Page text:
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Without any promise of accuracy, quotes with customization were laid out and they sounded unreasonable. $8000, $9000, even  over $10000. The key reason is the labor of cutting pickets to length, which is inevitable for horizontal fencing. In the renovating world people say that one can only have two out of three things: cheap, good, and fast. At this point, we felt that hiring out may only get us the “fast” aspect. So DIY was the way to go.

3. How much we actually spent

We bought premium material from a lumber yard (without contractor discount) and did all the labor ourselves. At the end, we spent <$3200 (before tax) for materials and about 20 days of labor (one man). The permit fee is $65 in our city. It is hard to count Slav’s labor, but with the cash spending being 1/3 of the quotes for horizontal fencing, we consider this build a DIY win.

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The $3200 material fee includes all the posts, pickets, concrete, auger rental, and gate hardware. You can find the detailed budget here. and below is a quick break-down:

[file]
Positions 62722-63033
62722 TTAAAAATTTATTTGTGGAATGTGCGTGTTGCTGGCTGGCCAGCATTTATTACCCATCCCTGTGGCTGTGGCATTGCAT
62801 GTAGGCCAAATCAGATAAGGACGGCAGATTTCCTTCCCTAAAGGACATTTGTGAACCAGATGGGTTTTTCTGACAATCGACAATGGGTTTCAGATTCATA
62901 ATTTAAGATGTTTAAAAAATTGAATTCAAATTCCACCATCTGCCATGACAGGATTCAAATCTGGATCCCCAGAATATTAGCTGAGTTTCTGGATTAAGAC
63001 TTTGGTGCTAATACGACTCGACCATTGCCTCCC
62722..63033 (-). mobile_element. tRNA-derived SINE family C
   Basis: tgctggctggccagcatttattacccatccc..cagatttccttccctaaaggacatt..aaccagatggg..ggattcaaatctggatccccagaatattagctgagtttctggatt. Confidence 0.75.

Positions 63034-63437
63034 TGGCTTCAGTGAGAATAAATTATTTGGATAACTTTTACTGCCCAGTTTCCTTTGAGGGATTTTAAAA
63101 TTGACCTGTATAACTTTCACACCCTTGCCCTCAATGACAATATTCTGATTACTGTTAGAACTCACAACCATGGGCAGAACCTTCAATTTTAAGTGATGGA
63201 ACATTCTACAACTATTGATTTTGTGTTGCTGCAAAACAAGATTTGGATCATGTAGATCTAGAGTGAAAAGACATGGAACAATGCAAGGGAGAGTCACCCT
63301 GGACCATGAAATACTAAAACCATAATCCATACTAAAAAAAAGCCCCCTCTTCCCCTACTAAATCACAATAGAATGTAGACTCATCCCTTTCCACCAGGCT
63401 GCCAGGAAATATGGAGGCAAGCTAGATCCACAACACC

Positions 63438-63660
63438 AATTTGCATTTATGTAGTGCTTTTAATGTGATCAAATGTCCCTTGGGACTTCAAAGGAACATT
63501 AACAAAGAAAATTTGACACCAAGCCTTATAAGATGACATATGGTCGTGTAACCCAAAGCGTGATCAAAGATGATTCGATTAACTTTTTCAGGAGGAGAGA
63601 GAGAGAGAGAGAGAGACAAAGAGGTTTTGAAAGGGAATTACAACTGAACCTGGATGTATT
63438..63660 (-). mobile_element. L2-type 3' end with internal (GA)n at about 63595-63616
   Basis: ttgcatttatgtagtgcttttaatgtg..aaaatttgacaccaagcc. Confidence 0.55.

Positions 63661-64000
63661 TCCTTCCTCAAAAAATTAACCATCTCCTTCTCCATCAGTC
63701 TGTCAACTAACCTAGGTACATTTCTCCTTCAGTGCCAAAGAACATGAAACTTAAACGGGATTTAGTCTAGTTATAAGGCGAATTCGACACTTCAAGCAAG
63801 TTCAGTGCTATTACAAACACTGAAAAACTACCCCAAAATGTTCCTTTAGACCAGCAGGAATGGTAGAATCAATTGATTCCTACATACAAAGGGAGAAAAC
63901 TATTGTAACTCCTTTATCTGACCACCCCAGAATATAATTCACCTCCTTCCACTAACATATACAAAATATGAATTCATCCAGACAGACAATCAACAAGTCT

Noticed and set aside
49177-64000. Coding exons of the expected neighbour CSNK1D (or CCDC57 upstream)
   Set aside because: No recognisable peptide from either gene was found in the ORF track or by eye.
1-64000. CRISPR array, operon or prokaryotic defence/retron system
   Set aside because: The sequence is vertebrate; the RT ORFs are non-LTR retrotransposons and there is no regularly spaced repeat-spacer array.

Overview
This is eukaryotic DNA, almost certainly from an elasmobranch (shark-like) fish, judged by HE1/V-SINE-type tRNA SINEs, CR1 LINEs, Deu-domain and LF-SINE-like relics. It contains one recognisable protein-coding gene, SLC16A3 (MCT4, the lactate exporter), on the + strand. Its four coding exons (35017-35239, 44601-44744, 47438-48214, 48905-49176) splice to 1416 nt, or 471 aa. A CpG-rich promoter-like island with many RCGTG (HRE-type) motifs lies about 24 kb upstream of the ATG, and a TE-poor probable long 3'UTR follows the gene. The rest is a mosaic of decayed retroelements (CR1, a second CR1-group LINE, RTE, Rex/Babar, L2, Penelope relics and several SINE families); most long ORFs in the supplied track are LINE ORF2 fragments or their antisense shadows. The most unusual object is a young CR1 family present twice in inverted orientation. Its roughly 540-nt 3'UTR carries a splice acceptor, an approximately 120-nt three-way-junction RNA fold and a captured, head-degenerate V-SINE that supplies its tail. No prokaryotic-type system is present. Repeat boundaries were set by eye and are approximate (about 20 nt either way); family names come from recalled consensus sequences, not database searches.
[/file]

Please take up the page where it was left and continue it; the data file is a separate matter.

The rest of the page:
Demo ~200 chain link    $0 (DIY)

Auger rental (1 day)         $129.44 (from Home Depot, after tax)

Concrete (103 bags)         $267.80 (from Home Depot, before tax. We got contractor price for ordering 112 bags)

Screws, drill bits, post level, mason line, line levels, etc.  $114.88

Lumber (from Front Range Lumber. We did over-order and have leftovers. The numbers below reflect how many we actually used):

1″ x 6″ x 6′ pickets (285) $1558.95

1″ x 4″ x 6′ pickets (24)    $56.88

4″ x 4″ x 8′ posts (14)       $314.58

4″ x 6″ x 8′ posts (7)         $283.29

4″ x 4″ x 10′ posts (1)       $33.47

4″ x 4″ x 12′ posts (1)       $37.97

For constructing the gate:

2″ x 4″ x 8′ (4)                  $38.68

2″ x 4″ x 10′ (2)                $25.42

EasyGate kits (3)             $89.94

Cane Bolts (2)                  $19.96

Optional:

T-post (12)                       $53.76

Post driver (1)                 $34.98

Landscape edging (~80ft)   $79.20